Improving nutrition through agriculture: Reflections from the Second Global Conference on Agriculture and Rural Development (GCARD2)

Improving nutrition through agriculture: Reflections from the Second Global Conference on Agriculture and Rural Development (GCARD2)

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I recently had the opportunity to present the World Bank’s thinking on nutrition sensitive agriculture on the sidelines of the Second Global Conference for Agricultural Research for Development (GCARD2) held in Punta del Este, Uruguay.  Specifically, SecureNutrition co-hosted a workshop on the nexus of gender, nutrition, and agriculture together with the Consultative Group for International Agriculture Research’s (CGIAR) Research Program: Agriculture for Nutrition and Health (A4NH), and the Global Donor Platform for Rural Development (GDPRD) nutrition working group.

 

GCARD2 is one of the largest conferences for international agricultural research and was an ideal venue for exchanging ideas on the intersections of agriculture, gender, and nutrition with agricultural colleagues.  While the nutrition community has advanced and embraced the concept of improving nutrition through agriculture, or “the food-based approach”, there has been less familiarity among the agricultural community.  Within agriculture, nutrition is usually considered to be a health issue, or something that could be taken care of by improving income (“if people become richer, their nutritional status will naturally improve”).  In that sense, GCARD2 provided a good opportunity to have a candid discussion with a mainly agricultural crowd on what is needed to improve nutrition through agriculture.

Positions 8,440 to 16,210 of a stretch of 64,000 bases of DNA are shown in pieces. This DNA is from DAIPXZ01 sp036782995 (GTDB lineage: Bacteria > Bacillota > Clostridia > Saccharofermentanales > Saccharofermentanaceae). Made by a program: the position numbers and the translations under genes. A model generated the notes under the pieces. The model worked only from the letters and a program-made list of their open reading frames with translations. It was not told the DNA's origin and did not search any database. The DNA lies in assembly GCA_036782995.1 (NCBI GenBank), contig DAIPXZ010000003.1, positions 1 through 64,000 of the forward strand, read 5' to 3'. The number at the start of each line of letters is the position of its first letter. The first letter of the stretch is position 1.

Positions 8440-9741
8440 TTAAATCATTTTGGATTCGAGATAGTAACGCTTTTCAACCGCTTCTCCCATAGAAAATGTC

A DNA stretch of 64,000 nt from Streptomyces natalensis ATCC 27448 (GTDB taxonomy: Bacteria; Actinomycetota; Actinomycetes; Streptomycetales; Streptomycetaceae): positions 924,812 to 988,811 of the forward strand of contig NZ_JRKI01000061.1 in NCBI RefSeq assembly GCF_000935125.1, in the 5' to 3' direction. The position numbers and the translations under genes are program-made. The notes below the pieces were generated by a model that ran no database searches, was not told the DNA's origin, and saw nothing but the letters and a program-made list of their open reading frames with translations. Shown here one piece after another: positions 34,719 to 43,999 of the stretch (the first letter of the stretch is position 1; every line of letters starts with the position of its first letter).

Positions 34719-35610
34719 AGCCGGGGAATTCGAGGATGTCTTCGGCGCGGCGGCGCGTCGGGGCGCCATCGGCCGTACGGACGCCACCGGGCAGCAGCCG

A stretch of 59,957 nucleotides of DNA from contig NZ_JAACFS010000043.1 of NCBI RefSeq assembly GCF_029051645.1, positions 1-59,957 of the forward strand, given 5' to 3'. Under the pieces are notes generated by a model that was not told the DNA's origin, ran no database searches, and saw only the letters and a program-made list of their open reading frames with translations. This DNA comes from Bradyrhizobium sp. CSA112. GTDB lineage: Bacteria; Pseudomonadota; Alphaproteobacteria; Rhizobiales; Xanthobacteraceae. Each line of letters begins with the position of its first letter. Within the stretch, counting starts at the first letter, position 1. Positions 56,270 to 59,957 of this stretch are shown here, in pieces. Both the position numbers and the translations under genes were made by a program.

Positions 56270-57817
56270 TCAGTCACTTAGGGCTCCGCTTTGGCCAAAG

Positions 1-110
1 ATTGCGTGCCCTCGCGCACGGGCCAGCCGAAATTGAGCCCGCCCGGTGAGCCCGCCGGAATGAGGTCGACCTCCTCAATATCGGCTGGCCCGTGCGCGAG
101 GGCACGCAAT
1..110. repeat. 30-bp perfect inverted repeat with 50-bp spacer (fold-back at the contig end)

Some messages that came through during the discussions:

 

  • We need a multisectoral approach to achieve food and nutrition security - Agriculture is, arguably, a main part of this story, but it is not the entire solution.  We need to work with existing priorities and incentives in each sector to build demand for a coordinated approach in order to avoid overcomplicating the issue.
  • We need more evidence on nutrition sensitive agriculture – Currently, there is limited evidence that connects nutrition-sensitive agriculture with improved nutritional outcomes. This contrasts to nutrition specific interventions where there is sufficient evidence and wide consensus on which are the most effective.   We must continue to support efforts to build up evidence.  Solid evidence of the impact of these interventions is the most effective way to convince the agriculture sector to focus on nutrition.
  • Leadership (“nutrition champions”) tied to local demand and realities and accountability of all parties involved is critical- An African government official working to fight malnutrition shared his experience, noting that the most effective entry point to engage with the Ministry of Agriculture is not necessarily at the central Government level, but at the community level.  A solid nutrition assessment at the community level that identifies the specific problems that the particular community faces forms the basis of an often effective dialogue with the agriculture sector to discuss solutions tailored to that community based on available resources and constraints in that area.
  • We must keep “food and nutrition security” on the agenda – The SUN movement has been instrumental in putting nutrition in the global food security agenda. We need to move beyond the old way of thinking that income growth will automatically result in people selecting and consuming more nutritious foods, which will in turn result in improved nutritional status.  Instead we must focus on ways to consciously find opportunities to maximize nutritional outcomes through a multisectoral approach.

Perhaps most importantly, the event underscored the need to continue the conversation between nutrition and agriculture experts on the development approach. The event offered an opportunity to discuss nutrition among a mainly agriculture audience notably the researchers from CGIAR centers, government officials, donors, and CSOs.  We, in the agricultural community, need to be able to respond to the nutrition community on sensible ways that we can contribute.  After all, regardless of the sector we work in, health or agriculture, at the end of the day we are all concerned about the wellbeing of the poor, especially the vulnerable.

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